A compost bin is an essential piece of equipment for food growing gardeners. Taking up a comparatively small amount of space just one bin can be highly productive and help us to nourish our soil on a regular basis. First and foremost a compost bin gives us an easy method of recycling our vegetable scraps, trimmings and weed-free garden rubbish. The reward for regular bin filling should, over time, be a mound of nutrient rich compost filled to the brim with beneficial insects, fungi, microscopic organisms as well as earthworms that will all help to improve the consistency and fertility of our garden soils.
Compost bins are generally all around the same size – give or take a few inches. If you pace out a square on the ground that is about a stride by a stride then imagine this base square coming up to about waist height then you have the approximate dimensions of a garden compost bin - easy enough to tuck into a corner of your garden for some ultra-efficient recycling. The general rule with compost bins is that, once filled with vegetative material, they take between 6 months and a year to fully rot down their contents into useful compost. For this reason many gardeners have two bins - and sometimes three if there is adequate space and a ready supply of compostable material. With two or more bins you can be filling one up whilst using rotted compost from another to add to your garden.
There are simple ways of making compost bins - from the most basic pile of organic material with a tarpaulin covering it to simple structures comprising chicken wire stretched around four waratahs. Then there are home made DIY marvels with slats, hinged lids and warm compost covers to keep in the heat. Whatever you technical and aesthetic inclination are, the basic principle is to create a receptacle that holds the heap together as the microorganisms go to work. It helps to have a lid or some sort of cover to prevent rain soaking the heap and slowing decomposition. Ideally your bin should be strong enough for you to be able to work the compost inside it with a fork or spade without the whole thing falling apart. If you are making your own out of timber try and use untreated macrocarpa which can be used to make a whole range of garden structures. Needless to say, garden centres have a bewildering range of recycled plastic bins but these tend to be a bit flimsy and we would recommend a traditional wooden bin over them any day.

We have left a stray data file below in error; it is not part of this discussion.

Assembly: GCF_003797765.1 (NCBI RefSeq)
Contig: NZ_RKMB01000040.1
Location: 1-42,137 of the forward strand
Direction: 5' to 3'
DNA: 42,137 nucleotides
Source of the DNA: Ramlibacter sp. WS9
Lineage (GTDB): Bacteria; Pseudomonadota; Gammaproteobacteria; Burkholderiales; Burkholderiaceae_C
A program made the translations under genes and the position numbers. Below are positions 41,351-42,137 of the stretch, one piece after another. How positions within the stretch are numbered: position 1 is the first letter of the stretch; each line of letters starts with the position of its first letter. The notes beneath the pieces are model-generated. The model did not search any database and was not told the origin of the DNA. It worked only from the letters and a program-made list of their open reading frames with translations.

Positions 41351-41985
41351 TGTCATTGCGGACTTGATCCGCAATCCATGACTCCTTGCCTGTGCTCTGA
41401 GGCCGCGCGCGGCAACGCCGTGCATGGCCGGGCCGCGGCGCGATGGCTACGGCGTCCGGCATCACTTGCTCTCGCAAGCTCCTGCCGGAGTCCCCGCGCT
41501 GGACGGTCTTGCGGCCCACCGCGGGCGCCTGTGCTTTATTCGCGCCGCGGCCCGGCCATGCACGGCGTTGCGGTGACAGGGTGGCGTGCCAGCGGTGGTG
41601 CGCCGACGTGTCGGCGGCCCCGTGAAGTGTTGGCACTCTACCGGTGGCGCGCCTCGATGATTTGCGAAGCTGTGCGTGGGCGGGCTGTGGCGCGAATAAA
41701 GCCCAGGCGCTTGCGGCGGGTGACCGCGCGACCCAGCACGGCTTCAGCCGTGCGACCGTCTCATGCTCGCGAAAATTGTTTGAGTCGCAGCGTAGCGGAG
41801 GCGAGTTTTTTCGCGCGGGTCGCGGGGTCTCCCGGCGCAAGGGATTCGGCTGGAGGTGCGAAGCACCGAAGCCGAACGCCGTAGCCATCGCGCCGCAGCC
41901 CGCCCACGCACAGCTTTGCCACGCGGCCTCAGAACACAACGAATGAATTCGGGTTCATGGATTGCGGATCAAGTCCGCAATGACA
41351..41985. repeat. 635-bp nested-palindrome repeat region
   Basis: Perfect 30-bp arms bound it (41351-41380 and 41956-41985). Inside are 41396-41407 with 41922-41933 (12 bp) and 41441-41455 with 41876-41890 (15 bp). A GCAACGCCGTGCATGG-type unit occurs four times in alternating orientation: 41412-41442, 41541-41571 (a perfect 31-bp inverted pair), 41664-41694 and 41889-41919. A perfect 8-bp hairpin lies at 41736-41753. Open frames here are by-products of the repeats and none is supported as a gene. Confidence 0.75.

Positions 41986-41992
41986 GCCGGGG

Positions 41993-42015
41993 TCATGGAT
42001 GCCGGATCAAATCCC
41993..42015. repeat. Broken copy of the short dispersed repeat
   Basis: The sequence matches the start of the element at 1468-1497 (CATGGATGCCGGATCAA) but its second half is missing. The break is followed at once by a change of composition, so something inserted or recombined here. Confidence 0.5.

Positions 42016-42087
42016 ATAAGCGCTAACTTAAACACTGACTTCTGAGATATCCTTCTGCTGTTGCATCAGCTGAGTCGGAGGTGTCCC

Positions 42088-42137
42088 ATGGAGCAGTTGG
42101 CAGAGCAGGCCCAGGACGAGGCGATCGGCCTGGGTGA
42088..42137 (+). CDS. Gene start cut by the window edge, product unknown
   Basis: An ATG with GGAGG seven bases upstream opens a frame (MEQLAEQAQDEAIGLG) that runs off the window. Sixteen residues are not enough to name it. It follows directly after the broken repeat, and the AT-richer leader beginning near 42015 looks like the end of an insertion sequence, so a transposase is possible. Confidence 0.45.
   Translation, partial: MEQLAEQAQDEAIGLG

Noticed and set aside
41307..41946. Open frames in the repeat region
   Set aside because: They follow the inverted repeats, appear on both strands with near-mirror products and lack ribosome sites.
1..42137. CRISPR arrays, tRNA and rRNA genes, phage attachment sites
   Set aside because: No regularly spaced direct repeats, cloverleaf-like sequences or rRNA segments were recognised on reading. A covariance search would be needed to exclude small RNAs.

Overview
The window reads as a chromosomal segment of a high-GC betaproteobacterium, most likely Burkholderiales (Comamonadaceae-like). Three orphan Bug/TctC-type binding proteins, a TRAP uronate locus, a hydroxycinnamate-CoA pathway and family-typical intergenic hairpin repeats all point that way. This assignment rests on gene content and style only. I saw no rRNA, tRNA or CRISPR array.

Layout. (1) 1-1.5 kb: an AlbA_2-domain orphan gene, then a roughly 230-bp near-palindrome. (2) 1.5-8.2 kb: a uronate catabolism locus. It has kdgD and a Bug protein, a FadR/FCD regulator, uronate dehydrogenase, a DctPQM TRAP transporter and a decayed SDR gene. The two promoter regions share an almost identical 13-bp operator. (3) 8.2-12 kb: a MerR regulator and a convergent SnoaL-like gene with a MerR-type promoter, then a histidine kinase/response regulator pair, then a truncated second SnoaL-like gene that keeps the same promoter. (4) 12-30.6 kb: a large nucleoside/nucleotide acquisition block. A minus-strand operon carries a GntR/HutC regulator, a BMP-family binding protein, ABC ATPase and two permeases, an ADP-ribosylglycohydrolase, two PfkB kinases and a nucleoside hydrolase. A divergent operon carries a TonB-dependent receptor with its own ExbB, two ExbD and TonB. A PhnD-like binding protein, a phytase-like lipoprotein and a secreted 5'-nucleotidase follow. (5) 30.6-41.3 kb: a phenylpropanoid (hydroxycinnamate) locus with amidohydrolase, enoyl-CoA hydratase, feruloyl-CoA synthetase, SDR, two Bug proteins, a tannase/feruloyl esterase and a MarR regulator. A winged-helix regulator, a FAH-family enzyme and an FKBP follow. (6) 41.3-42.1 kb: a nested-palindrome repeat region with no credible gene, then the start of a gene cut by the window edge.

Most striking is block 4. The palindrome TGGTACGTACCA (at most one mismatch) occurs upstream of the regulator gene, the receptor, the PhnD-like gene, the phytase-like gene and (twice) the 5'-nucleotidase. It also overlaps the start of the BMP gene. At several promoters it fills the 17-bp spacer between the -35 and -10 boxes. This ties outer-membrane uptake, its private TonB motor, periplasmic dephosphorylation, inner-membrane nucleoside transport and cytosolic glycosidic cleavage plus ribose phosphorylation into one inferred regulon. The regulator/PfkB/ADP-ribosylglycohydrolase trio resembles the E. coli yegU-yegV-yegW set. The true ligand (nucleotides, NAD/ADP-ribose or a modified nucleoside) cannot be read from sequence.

Compost bins work best in a sunny spot where their contents are given extra warmth from the sun to speed the composting process. They only really smell if the composting process is for some reason not working efficiently but they do attract rats and mice so you might want to position them away from the house. Access is an important consideration, you may want to get a wheelbarrow up to your bin to fill or empty it. To allow micro-organisms to enter a compost heap it is best if they are placed on bare earth rather than on concrete or any hard-standing.